Luck be a bishop tonight!

As I’ve said previously, in a church with 32,000 bishops, they can’t all be winners.  The term leadership roulette refers to when you encounter a bad leader, someone who does what folks on the internet call “ecclesiastical abuse” like manipulating you with threats or taking unwarranted actions against you.  Especially for those who feel insecure about their doubts or their position in the church, running into a bad leader can be a fatal move.

Why is it called Leader Roulette?  Whenever you interact with a leader, the outcome could be good, bad or neutral.  In the church, local leaders are given a lot of latitude in how they handle issues like temple recommends, tithing settlement, reactivation efforts, issuing callings, marriage counseling, providing pastoral care, and welfare support.

  • Casino Roulette.  Casino roulette is a game that has the worst odds among common casino games with a 47:1 payoff.  It is extremely unlikely to hit your number, but if you do, the payoff is really big.  If this metaphor is used ironically, it would mean that while your chances of running into a “bad” leader are slim, the payoff (punishment) is big if you do.
  • Russian Roulette.  In this “game,” a single bullet is placed in one of the six chambers of a handgun and then participants take turn firing the gun at their head.  Odds are 1 in 6 you die.

In online communities we’ve learned that there is a range of “normal” experience as members interact with their local leaders, and then there are outliers.  It’s one of the great values of belonging to internet discussion groups, the ability to assess whether one’s experience is normative or unique.  All over the internet, people share stories that can be described as Leader Roulette, situations that most bishops or leaders would treat differently, but that are so bungled and mishandled that the comparison to being shot in the head may be apt.  Consequences could be having your TR revoked or not signed despite answering the questions satisfactorily, someone divulging confidential information about you, allowing domestic or sexual abuse to continue unchecked, or actually committing some sort of abusive action.  Here are a few examples of stories people shared:

  • A bishop policing Facebook status updates and taking action against someone’s membership based on the same.
  • A YW leader being released and shamed for breast-feeding while in the YW room.
  • A bishop taking a temple recommend because of someone’s political views, stance on gay marriage, or asking sincere questions about church history despite that person being able to answer the “behavior” temple recommend questions satisfactorily.
  • A relief society president threatening to take someone’s temple recommend away for asking not to be a visiting teacher.
  • A bishop accusing someone of not paying tithing based on amounts reported and asking to dig deeper into the person’s finances.
Playing the odds when dealing with local leaders

Not all leaders are good at it or experienced to handle every situation.  Sometimes someone is just the best available or they need the calling to help them grow or they are just a mistake!  What can we do about leadership roulette before you make a mis-step?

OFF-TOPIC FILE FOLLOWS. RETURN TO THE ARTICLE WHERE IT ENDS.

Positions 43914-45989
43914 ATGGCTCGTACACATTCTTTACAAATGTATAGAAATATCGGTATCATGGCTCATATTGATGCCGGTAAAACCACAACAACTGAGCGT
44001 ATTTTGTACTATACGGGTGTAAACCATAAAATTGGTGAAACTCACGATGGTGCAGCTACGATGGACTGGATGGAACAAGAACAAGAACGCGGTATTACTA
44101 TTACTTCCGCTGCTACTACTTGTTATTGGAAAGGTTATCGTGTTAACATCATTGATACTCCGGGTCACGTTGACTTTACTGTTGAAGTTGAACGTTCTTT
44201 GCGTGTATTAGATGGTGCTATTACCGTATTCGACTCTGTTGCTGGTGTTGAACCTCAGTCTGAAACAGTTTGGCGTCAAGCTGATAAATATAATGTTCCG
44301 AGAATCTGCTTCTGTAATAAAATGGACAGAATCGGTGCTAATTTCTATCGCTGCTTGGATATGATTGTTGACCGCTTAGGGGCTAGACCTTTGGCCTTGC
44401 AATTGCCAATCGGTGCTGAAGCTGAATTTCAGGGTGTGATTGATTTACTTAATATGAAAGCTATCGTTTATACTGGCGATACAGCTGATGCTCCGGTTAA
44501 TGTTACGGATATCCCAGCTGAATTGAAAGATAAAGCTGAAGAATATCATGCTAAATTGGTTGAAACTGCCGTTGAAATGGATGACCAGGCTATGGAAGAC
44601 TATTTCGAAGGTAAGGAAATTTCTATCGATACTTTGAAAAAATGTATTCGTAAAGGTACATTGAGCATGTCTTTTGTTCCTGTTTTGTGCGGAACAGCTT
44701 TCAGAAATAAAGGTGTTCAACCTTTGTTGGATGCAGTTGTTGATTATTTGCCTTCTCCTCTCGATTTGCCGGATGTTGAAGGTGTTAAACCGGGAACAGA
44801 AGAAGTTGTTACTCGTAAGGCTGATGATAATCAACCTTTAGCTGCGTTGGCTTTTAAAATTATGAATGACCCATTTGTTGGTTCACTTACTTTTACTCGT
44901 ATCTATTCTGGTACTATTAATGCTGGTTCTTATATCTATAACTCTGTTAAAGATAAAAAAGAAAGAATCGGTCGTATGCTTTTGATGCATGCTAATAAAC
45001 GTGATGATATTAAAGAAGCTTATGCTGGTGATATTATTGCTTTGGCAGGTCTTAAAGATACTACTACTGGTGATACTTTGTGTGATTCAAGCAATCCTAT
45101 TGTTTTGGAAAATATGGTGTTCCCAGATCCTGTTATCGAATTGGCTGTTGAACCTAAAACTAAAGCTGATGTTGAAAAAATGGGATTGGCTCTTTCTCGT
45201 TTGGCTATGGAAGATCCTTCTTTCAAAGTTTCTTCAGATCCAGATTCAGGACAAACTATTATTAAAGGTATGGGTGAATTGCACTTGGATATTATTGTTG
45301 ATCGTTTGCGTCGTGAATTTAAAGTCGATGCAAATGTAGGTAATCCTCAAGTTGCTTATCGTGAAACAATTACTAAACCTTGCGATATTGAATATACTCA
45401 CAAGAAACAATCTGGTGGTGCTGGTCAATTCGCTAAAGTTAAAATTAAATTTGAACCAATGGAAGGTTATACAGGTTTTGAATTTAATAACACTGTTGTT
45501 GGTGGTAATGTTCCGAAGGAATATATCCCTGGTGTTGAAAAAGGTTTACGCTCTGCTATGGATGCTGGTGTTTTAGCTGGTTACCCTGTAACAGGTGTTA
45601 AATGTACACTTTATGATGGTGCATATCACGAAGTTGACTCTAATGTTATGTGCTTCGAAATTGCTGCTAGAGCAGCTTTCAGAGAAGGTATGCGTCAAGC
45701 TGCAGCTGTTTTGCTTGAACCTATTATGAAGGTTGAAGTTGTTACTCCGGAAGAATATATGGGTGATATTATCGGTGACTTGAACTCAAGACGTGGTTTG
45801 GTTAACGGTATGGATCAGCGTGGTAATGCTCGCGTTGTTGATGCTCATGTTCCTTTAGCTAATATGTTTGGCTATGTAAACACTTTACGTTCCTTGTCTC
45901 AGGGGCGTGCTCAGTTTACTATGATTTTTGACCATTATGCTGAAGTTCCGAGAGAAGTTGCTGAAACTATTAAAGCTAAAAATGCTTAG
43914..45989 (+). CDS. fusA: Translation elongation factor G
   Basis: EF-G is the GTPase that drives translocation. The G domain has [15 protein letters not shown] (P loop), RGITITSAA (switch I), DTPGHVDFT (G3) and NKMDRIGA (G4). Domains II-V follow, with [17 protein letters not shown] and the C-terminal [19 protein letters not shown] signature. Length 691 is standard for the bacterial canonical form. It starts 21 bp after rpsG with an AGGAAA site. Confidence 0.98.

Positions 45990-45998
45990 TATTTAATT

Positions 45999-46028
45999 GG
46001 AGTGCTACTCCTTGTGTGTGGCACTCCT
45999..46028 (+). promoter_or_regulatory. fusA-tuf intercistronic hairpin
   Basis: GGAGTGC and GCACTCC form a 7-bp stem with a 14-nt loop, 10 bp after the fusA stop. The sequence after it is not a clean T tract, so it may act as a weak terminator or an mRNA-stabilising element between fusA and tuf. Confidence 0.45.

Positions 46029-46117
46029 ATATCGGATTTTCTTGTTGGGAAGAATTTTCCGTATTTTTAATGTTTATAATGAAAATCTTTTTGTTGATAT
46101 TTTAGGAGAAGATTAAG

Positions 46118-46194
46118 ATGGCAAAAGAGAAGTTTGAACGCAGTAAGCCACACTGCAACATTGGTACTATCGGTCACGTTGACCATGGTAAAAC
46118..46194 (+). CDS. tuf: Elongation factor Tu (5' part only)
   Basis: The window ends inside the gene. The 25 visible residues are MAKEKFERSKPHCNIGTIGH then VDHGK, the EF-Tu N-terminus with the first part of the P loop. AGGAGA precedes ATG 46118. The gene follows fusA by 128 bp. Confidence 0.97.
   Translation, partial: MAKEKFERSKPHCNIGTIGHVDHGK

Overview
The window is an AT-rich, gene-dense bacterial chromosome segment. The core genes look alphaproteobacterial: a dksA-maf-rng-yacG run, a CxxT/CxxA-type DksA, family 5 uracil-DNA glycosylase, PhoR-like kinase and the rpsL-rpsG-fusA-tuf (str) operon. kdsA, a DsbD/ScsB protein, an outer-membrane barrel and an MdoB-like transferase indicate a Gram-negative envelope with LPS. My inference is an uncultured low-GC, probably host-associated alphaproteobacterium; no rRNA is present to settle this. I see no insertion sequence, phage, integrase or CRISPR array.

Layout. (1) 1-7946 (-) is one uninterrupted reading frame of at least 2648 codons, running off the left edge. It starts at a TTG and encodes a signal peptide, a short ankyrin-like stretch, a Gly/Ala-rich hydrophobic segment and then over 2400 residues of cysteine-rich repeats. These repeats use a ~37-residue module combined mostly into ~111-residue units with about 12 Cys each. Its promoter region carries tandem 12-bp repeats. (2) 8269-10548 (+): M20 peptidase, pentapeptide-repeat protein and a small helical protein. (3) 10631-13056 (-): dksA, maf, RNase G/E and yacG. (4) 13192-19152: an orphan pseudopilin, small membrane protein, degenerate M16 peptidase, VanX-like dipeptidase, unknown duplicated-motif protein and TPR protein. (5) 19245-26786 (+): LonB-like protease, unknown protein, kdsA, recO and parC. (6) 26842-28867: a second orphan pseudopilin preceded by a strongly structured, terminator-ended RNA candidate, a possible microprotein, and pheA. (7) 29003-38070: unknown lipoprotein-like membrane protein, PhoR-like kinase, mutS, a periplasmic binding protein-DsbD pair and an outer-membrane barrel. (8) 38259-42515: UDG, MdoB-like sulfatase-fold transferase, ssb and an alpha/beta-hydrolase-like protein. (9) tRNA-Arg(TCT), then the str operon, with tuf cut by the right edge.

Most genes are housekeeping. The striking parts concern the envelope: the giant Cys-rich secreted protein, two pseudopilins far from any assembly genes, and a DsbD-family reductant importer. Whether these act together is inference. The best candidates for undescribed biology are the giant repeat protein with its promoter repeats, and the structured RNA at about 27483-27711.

• Don’t confide in someone you don’t know.  Trust first, then confide.  Sounds trite, but follow the spirit.  Some leaders are just not ready to deal with you or your situation.  That’s OK.  Use discernment.  It’s why you have the Holy Ghost, right?
  • Beware of power trips.  How do you know if someone is on a power trip?  Follow the spirit.  Ask friends you trust.  Notice how the leader talks about authority and how well that person listens.
  • Check your own ego at the door.  Obviously,  it’s not right for a leader to use “unrighteous dominion.”  There’s a reason the Doctrine & Covenants warns about it and predicts that most people fall prey to it.  I’ve learned from experience that fighting ego with ego doesn’t work at all in a hierarchical organization.

Too late – now you have a bullet in your head.  What do you do?

  • De-escalate the situation if you can.  Can you defuse the problem with a reasonable conversation?  That’s always the best place to start.  Perhaps this person has misunderstood you, not listened well, is applying the wrong solution, or has otherwise jumped to a wrong conclusion.  Remember that they (like you) are looking for the best outcome.
  • Know what you want.  Now that you are in this conflict, what is the outcome you desire?  To have your temple recommend restored?  To be treated well in future?  Be clear about what you want from the situation, and then you can find out what the leader wants.  Hopefully you can find a win-win.
  • Listen closely to find out what the leader wants.  Do they want to protect the flock?  Explain how you want this too (if you do).  Do they want you to explain something to them?  Is there a misunderstanding or lack of information?  Do they want to see you are humble?  Ask probing questions and listen well (and as unemotionally as you can – a tall order at times) to find out what they want.  If it’s reasonable, you can find common ground.  If it’s not reasonable, you can explain calmly why it’s not.
  • Know your rights.  What is actual written church policy?  Consult others to find out what is normal and reasonable if you aren’t sure.  Then you have grounds to open a dialogue with the leader.  You can calmly explain what you understand the correct procedure to be and let him or her reply.
  • Escalate if you have to and think it will help.  Start with the SP, but go to the Area Authority if you need to.  The problem is that many will refer it back to the offending bishop (if indeed it is the bishop).  Be aware that could happen, and be ready for it.

Have you ever lost the Leader Roulette?  How did you handle it?  What are your recommendations for those that lose the Leader Roulette?

Discuss.